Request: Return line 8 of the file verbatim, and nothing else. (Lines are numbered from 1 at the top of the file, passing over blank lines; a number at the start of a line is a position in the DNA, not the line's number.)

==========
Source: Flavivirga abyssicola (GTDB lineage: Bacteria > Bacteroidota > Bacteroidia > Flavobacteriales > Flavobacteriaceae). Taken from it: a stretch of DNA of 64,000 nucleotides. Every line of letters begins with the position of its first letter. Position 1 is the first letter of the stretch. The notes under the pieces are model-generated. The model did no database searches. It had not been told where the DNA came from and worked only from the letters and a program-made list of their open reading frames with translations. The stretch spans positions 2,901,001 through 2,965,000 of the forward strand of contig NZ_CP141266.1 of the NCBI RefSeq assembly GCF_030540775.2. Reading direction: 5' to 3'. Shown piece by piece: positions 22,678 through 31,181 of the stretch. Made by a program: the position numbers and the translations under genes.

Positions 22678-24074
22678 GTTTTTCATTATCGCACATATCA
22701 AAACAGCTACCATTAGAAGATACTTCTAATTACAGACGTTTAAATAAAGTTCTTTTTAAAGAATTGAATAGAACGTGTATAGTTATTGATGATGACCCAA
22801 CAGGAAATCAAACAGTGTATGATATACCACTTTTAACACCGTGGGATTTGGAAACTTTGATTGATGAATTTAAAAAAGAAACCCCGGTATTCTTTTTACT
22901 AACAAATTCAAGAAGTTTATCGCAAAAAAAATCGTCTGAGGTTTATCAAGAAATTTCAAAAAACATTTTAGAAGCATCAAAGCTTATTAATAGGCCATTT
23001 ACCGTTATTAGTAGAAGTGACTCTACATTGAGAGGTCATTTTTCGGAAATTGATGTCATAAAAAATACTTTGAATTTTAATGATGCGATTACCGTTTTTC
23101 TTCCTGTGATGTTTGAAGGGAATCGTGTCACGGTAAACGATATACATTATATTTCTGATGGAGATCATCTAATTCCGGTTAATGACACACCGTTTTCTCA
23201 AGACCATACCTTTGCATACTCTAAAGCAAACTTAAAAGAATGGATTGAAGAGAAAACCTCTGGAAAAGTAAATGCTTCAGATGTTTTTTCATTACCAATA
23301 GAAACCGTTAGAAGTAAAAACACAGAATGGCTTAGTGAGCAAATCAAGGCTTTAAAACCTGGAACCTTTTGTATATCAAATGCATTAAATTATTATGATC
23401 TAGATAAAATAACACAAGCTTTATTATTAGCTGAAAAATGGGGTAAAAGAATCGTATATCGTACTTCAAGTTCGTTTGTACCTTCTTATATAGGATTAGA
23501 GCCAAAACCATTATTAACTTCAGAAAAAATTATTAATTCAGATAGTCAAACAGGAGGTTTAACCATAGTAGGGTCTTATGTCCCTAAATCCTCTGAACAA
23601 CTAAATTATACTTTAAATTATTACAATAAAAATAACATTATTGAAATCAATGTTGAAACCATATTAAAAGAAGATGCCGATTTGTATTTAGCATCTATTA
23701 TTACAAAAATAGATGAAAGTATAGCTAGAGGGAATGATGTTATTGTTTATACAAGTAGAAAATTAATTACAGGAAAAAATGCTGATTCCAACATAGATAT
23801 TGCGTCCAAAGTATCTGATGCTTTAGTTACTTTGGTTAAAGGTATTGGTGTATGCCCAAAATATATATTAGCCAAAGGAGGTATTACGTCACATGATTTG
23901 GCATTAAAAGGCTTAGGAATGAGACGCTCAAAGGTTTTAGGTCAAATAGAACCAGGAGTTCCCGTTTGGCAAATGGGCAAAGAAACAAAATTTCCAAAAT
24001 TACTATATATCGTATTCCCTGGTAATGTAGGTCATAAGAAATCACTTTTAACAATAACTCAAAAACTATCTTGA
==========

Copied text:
23101 TTCCTGTGATGTTTGAAGGGAATCGTGTCACGGTAAACGATATACATTATATTTCTGATGGAGATCATCTAATTCCGGTTAATGACACACCGTTTTCTCA